Essay on the Geography of Plants

Essay on the Geography of Plants

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The legacy of Alexander von Humboldt (1769a€“1859) looms large over the natural sciences. His 1799a€“1804 research expedition to Central and South America with botanist AimAc Bonpland set the course for the great scientific surveys of the nineteenth century, and inspired such essayists and artists as Emerson, Goethe, Thoreau, Poe, and Church. The chronicles of the expedition were published in Paris after Humboldta€™s return, and first among them was the 1807 a€œEssay on the Geography of Plants.a€ Among the most cited writings in natural history, after the works of Darwin and Wallace, this work appears here for the first time in a complete English-language translation. Covering far more than its title implies, it represents the first articulation of an integrative a€œscience of the earth, a€ encompassing most of todaya€™s environmental sciences. Ecologist Stephen T. Jackson introduces the treatise and explains its enduring significance two centuries after its publication. The cloth edition also includes a poster-sized color reproduction of the Mt. Chimborazo tableau, an icon in the history of science and scientific graphics.edge, as did Humboldt, who sought to go beyond problems of classification to the building of a a€œGeography of Plants, ... Jean Le Rond da#39;Alembert (1717a€“83), outlines a€œtwo aimsa€: a€œto set forth as well as possible the order and connection of theanbsp;...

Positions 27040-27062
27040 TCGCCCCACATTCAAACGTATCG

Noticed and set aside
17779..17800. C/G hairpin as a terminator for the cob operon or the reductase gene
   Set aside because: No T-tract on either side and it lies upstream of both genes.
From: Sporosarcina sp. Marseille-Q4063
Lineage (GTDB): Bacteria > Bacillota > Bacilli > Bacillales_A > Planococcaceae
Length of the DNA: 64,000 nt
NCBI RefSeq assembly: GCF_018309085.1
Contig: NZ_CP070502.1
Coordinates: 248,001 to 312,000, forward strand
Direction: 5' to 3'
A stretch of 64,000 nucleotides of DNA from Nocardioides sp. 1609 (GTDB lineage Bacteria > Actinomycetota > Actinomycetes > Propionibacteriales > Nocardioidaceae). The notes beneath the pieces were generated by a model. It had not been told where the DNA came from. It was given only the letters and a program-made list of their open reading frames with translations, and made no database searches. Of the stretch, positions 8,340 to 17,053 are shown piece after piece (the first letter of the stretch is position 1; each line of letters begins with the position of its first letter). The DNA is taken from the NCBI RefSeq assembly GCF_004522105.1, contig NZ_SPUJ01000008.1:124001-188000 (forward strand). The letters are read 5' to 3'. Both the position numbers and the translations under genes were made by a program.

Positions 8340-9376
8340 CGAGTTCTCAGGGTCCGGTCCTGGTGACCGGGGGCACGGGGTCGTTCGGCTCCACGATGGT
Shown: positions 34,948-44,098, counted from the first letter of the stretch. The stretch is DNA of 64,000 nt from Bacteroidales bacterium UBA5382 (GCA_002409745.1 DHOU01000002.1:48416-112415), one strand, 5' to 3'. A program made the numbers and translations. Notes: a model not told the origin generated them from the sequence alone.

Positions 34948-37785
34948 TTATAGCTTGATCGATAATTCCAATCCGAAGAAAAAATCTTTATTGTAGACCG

Title:Essay on the Geography of Plants
Author:Alexander von Humboldt, Aimé Bonpland
Publisher:University of Chicago Press - 2010-07-15


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